I have no idea where we are going or what dangers am I entering. All I know is that we are going to a small function room with a big great name. We rode the first jeepney, in which I am very common with – C-point Holy Hi-way. The jeepney ride is like any other ordinary ride --the same scene, the same classmates and the same laughs.

Inside the jeepney are Kacielyn, Claudine, Jefran, Kareejil, Geraldyn and Chica – all my junior classmates.

Then, after a few minutes, we unboarded the jeepney and went to the next one. There are so many people in the streets – the normal urban scene. People are blocking roads as they walk in big groups, causing traffic jams on the cars. I did not notice any pedestrian lane, for I assumed that every inch of the road is the pedestrian lane. If jaywalking is really illegal, 99% of Angelenos will be imprisoned.

Kareejil, the oh so great tour guide who assures that she knows where to go and what to do, does not know where the terminal have gone. Did it walk? Did it hide? Or was it abducted by a giant UFO? Good thing, her husband-out-of-the-law is here, Jefran. Jefran is also our tour guide, though he rarely shares information about places we see.

As we walk more, there was a long line of students, professionals and casual people. The line is a hundred meters long by my reckoning. It is a line in a terminal where jeepneys rarely come. The route is Angeles-Manibaug, a route that I have never ridden before. I feel pity to thos students who have to suffer that kind of long line every day, because their patience is tested every time they go home.

Kareejil said that we are going to ride an orange jeepney. I have seen many before, but that was months ago. Upon hearing the word “orange jeepney”, I began thinking of yummy and tasty things. The color just stimulates my taste buds.

And yes! There is the terminal of the orange jeepneys. The route is Sunset, and I already forgot the words after the dash. We are going to the end of the world, where the sun is setting.

The barker told us that we could all sit comfortably inside the jeepney. Of course, with our foolish belief on the barker, and with time not on our hands, we boarded the jeep and realized that we have made a mistake. One cannot sit. We are like elementary students trying to fit ourselves inside the jeepney service. We are screaming and laughing at the same time, and I do not know how we are able to face people without shame. I guess that is what natural to us.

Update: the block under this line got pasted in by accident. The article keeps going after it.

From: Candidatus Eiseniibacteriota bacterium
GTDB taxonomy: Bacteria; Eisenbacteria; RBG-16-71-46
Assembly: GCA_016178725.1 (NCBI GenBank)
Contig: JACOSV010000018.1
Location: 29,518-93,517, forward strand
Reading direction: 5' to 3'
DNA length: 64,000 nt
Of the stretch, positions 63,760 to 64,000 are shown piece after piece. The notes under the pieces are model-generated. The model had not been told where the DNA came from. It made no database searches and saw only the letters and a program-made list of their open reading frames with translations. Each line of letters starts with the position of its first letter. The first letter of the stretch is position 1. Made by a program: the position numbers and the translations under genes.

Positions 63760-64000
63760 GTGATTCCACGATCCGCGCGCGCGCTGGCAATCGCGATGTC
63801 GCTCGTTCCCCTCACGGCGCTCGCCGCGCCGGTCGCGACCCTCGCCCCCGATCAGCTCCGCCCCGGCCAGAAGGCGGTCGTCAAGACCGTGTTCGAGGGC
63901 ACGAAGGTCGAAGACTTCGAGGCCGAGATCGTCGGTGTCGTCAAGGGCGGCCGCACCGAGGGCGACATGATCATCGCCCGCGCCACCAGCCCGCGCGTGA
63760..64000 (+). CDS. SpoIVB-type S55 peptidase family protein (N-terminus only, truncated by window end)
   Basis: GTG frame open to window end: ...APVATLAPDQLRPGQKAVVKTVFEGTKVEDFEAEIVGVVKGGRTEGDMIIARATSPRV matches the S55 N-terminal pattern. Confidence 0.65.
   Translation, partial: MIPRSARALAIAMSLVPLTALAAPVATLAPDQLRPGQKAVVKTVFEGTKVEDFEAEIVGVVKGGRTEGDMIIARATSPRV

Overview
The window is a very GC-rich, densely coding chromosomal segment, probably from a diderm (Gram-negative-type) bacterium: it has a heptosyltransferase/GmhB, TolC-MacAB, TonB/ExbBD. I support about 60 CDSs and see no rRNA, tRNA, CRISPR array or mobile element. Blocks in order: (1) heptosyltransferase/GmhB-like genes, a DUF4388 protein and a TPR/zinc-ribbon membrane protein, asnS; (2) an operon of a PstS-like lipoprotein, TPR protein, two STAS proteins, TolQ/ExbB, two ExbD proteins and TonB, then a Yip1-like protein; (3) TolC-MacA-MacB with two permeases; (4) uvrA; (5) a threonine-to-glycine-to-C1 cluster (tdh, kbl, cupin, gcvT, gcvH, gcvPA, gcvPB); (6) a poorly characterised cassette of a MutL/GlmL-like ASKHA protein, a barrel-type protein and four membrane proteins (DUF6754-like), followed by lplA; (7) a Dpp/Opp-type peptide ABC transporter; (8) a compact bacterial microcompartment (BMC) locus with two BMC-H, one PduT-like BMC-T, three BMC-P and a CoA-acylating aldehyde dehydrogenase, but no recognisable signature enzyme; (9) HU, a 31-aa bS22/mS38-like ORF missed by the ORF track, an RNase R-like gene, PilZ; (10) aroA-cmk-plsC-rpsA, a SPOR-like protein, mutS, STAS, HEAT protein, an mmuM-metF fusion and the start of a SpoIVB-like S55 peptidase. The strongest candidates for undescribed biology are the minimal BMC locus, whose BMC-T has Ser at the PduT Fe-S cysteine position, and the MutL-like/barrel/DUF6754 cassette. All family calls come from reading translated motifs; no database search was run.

As usual, barkers are liars when it comes to passenger comfort. They make jeepneys a moving can of vacuum-sealed tightly packed sardines. Inside the Filipino jeepney, you’ll feel the heat, the exhaustion, the discomfort and the total bonding and happiness.

The ride is long. We passed through Carmenville, a community that I have never been inside before. Carmenville can be described as a silence inside a noisy city, a small gateway for some little meditation. The roads are wide and amazingly clean. The neighborhood is really quiet – showing the exceptional discipline of the people here. There are also many road humps, which I enjoy a lot.

Another amazing thing that I have noticed is that the jeepney is quieter and calmer than any jeep I have been before. Whenever a jeepney stops for a hump ahead, the vehicle’s engine is in total silence, unlike most jeepneys that continue their full-frictioned vibration when in standstill. The ride is also smooth. It does not feel like you are crossing a very rocky road when in fact, you are crossing smooth ice.

We are so amazed by the new scene – except for Jefran, who lectures us to hide the fact that we are newbies in this part of the city. Kareejil, our spokeswoman, asked the driver to bring us to GPR.

He did it, and he dropped us at the very gate of GPR. The gate looks old, and it seems like it has been subject to the weather’s fury for ages. Inside, there is a road, which I don’t know where it leads. There is a sign outside: Grand Palazzo Real.

We entered, without any permission from anyone. There is no guard outside. It seems like everyone is welcome inside. Quickly, we have seen many probable settings for different scenes. Chica’s mind is already overloading with ideas for the play, while I am looking for the famous scrolled pillars of Parthenon.

As we walk down the straight road, I can see that Greek art is very influential in the overall design of the venue. There are sculptures of men and women on their perfect forms, many half-naked. There are fountains with infant and female sculptures in it, but these fountains were not working when we came. It gave me a feeling that this place will be abandoned soon.

Geraldyn is telling us how she got here before. She told us of a marriage reception. She said that at night, the whole GPR is a sparkling gem when viewed from the sky. All the walkways are alight, and the fountains are abundant in water.

Led by her, we turned left to the sandy road. There is a church, and the gardening beside it is excellent. The leaves are of different colors, like on entrances of high class subdivisions.

There is a wide field following the turn, and from afar, I can see a café and some sculptures standing side by side as if they seemingly guard an entrance. We approached the entrance, following the trail of firmly stepped grass, but as soon as we drew near, the people inside the café looked at us, some even standing to recognize us...